The answer about turning the small leads into bigger leads is great, but may not fit what you want to do with the game. I've dealt with this in several ways, usually escalating: Just have boring answers to the leads. "Sorry, the caves turn out to be not that interesting," or "the caves are frozen over and would require weeks or months of work to chisel ...


15

In the current example text, Player 4 seems not to be warned by the GM nor his own common sense that this will result in a hostile reaction. That aside, if the player is set upon his character suiciding, it's best IMO to confirm their knowledge of the risk, then to let them, then ask why after session. Sometimes, it's a character that's not what the ...


14

Here's a pen-and-paper take on it. It's going to be hard to balance determinism with ease of use (read: huge tables). This is my best attempt. Use two small tables. Table #1 1 Sunny and comfortable 2 Cool but comfortable 3 Too Cold 4 Too Hot 5 Blistering 6 Frigid 7 Snowy 8 Rainy 9 Dry 10 Humid Roll on this table for the general ...


14

Sandbox - to - Railroad is a spectrum, not either or. Games are not either sandbox or railroaded, rather they exist on a spectrum between heavily railroaded where players mostly handle tactics and the GM handles the story over to wide open sandboxes where players drive most of the story and (especially in narrativists games) perhaps even create large ...


13

The term originated in computer games and it's meant to describe a game where its playing field is wide open for the player to do what they want. Around 2005 with the release of Necromancer Game's Wilderlands of High Fantasy Boxed Set, its authors—I am one of them—used it to describe to people what made the Wilderlands different from other settings. It was ...


13

You have a variety of choices. Tell the party which areas you have stuff prepared for, and let them pick from those; if you have more than 3-4 choices, this generally won't feel like rail-roading. Come up with a story about an ancient blessing on the kingdom keeping out the more ferocious monsters. If the party wanders out of the area, hit them with ...


13

Either they simply don't like sandboxes, or they have trained themselves to wait for GM Plot to railroad them. Consequently, you either give up on playing sandboxes with this group, or (in the case they do like sandboxes) you help them by training them out of their inertia. Giving up is easy, but sad-making. Training is harder, but provides the hope it'll ...


13

You could present the game in a more reactive fashion. If the players do not appear to be making any kind of indications of the sort of actions that they would like to take then you could simply present low-importance information back to them and again prompt them for action. For instance: The players would like a means of entering a city and have their ...


12

It may be that the types of characters that your players have created are not suited to this style of adventuring. Zak wrote an excellent blog post about this: Sandboxes And The Roguish Work Ethic A hook isn't automatically a hook for a bunch of lovable rakes: "A cleric has been found dead in the town square." "Well why should we care?" ...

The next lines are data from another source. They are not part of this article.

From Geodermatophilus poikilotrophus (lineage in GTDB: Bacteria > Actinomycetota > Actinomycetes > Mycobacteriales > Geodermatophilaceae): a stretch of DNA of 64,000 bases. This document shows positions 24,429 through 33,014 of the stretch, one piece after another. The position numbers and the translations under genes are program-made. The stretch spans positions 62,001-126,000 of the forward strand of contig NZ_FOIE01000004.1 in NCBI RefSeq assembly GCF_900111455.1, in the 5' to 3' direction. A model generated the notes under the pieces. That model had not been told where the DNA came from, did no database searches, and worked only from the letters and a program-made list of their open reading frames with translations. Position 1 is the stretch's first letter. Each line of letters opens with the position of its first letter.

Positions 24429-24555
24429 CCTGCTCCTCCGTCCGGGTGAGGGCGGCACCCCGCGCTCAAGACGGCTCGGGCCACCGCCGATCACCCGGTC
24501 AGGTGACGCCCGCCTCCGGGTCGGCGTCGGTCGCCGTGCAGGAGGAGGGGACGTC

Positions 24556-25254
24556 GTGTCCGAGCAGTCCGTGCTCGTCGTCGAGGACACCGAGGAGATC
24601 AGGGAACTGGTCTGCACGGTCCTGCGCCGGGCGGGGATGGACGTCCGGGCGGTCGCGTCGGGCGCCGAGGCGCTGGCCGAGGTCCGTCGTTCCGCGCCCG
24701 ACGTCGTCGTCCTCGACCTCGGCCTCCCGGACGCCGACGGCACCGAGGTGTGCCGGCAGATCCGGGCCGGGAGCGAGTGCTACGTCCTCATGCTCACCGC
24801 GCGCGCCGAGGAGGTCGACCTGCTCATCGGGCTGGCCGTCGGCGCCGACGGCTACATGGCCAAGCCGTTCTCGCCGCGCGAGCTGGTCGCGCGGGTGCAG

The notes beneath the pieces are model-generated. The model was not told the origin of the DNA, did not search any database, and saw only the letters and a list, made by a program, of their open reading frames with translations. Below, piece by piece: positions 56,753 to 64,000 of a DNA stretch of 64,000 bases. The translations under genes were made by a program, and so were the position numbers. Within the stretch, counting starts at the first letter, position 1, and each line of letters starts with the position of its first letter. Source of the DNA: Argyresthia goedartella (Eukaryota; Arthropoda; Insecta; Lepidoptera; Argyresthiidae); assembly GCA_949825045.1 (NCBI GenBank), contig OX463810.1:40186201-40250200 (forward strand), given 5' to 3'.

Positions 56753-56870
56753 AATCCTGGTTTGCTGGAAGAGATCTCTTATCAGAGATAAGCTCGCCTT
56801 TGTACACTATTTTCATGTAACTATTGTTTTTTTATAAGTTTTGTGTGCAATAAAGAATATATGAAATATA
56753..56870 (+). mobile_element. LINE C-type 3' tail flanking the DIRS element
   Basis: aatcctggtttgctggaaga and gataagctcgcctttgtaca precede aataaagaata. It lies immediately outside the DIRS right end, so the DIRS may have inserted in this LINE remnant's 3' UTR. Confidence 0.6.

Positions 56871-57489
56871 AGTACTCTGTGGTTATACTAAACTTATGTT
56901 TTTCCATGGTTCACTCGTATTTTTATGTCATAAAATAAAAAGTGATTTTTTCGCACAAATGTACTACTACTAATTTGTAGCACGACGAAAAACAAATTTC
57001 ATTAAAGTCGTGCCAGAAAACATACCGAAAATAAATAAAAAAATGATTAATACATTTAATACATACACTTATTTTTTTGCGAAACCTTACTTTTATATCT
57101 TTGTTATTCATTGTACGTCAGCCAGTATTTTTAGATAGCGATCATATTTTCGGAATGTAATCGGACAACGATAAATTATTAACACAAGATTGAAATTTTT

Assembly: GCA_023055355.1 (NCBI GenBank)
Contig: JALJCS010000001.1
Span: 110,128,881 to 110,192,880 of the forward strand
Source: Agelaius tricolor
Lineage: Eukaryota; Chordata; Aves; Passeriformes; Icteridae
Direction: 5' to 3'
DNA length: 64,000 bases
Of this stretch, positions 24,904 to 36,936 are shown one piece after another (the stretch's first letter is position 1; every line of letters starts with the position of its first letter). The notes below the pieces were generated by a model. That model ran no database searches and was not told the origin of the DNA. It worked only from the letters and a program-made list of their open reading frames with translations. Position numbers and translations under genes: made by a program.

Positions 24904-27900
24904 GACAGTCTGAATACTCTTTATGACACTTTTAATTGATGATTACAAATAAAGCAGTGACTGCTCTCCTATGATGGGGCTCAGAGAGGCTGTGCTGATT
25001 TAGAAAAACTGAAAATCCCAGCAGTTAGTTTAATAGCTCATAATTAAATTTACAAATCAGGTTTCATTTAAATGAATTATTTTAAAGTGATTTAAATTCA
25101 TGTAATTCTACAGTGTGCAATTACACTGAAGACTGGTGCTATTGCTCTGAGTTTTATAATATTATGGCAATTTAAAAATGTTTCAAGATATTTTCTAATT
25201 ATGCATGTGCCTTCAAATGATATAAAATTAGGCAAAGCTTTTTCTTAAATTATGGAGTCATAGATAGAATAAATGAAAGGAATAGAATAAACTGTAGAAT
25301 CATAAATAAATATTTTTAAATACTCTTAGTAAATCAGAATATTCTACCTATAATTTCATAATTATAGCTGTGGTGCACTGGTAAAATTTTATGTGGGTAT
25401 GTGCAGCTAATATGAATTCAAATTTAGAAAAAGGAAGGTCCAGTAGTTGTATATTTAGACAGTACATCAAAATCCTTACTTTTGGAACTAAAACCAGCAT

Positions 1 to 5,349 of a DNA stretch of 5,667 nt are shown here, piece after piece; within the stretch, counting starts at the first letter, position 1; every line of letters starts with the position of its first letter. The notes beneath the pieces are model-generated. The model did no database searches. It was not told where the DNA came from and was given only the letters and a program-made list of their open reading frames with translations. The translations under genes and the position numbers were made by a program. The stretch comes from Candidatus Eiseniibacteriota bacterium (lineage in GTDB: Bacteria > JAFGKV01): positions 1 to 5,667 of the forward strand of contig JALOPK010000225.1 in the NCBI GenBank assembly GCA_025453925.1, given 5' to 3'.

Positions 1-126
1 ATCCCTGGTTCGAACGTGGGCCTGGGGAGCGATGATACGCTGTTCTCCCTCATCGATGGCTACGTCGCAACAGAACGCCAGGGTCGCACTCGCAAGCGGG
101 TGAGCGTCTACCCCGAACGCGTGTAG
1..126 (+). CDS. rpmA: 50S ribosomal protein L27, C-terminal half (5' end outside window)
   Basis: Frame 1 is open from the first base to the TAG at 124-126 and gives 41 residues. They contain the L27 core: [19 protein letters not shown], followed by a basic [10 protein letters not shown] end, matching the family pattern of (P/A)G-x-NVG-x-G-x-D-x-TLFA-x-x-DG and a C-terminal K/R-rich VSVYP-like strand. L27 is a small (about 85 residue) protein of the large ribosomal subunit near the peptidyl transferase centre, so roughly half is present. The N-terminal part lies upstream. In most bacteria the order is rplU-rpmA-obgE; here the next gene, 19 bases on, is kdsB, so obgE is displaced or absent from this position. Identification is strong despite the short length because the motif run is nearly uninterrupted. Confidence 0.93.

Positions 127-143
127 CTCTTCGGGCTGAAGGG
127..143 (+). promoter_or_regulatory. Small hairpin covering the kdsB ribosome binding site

12

Let them, so long as it makes coherent sense in the world. In a sandbox game, the players are just one group in a larger world. Your job is to run the world, which means you're going to be fairly reactive to what the players are doing. If they want to hunt dire boars, let them. Stopping them would require a good reason here. Maybe at some point you throw a ...


11

I just read Vincent Baker's Apocalypse World RPGGeek, and like all of his games it contains more than one brilliant thing. But for this case, the brilliant thing I'm going to suggest that you take a look at is the Countdown Clocks he created. Without directly stealing the clocks (which I intend to do for my own games, even outside Apocalypse World), you ...


11

If it's an inexperienced or an immature player, it's most likely a communication issue. I would definitely give them an idea of just how many enemies there are. Also, for younger players, I advise suggesting information the character knows that the player might not, like any ditches or brush piles that might be near by. Even if there is no cover it's not ...


10

The key to a sandbox is to give the players the choice in what challenges they tackle. "Adventure module" isn't the opposite of "sandbox", either. It's completely possible to use purchased adventure modules in sandbox play. In fact, purchased modules make things a lot easier, since they provide a lot of focused material to populate a sandbox quickly and you ...


10

Descriptions Provide Focus and Options If you never describe what is in your world, your players will never know what's in it. Whatever you present in the world will also be the focus of their attention. The blog post by the Angry DM here goes into more detail about it. Basically, you'll rarely get players who go off exploring when an objective is obviously ...


10

Make them stumble upon and want to bite the hook. Expecially in a homebrew campaign, players will want to get their bearings: take a look around, see what the locals are like etc. This is where you come in: They hit the tavern? Have the innkeeper talk about how it's not been going well lately because for some reason less visitors drop by for drinks and ...